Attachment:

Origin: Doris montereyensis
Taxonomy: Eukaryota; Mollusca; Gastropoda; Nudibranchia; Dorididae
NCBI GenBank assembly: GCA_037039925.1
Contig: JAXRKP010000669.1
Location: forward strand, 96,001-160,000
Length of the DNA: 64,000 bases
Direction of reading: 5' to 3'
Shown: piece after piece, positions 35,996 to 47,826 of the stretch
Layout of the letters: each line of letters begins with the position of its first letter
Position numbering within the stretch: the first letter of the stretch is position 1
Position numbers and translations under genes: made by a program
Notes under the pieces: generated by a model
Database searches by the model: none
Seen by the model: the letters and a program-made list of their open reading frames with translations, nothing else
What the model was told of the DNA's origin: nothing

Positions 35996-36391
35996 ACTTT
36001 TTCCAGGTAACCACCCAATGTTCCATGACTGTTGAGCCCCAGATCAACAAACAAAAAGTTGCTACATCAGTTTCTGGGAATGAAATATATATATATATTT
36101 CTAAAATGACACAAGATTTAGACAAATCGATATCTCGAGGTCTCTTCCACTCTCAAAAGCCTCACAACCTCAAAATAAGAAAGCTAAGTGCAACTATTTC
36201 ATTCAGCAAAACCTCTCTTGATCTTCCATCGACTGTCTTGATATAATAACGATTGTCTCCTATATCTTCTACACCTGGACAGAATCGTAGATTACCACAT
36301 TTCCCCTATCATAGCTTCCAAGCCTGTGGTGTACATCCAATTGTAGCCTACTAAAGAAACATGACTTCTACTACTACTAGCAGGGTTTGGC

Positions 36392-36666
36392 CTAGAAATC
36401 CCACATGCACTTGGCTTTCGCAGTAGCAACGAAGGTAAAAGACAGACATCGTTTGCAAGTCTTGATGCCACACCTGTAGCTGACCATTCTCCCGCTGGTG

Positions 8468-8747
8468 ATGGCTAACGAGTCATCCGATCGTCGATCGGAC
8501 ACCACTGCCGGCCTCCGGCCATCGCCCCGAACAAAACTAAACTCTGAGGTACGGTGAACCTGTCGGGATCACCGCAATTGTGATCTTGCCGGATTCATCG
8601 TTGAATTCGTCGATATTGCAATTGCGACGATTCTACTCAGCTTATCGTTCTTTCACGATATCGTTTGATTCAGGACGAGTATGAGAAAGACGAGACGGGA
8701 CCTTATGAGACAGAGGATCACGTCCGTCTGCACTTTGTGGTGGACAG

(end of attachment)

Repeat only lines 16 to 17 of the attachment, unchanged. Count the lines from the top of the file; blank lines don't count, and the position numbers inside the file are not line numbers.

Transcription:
Positions 35996-36391
35996 ACTTT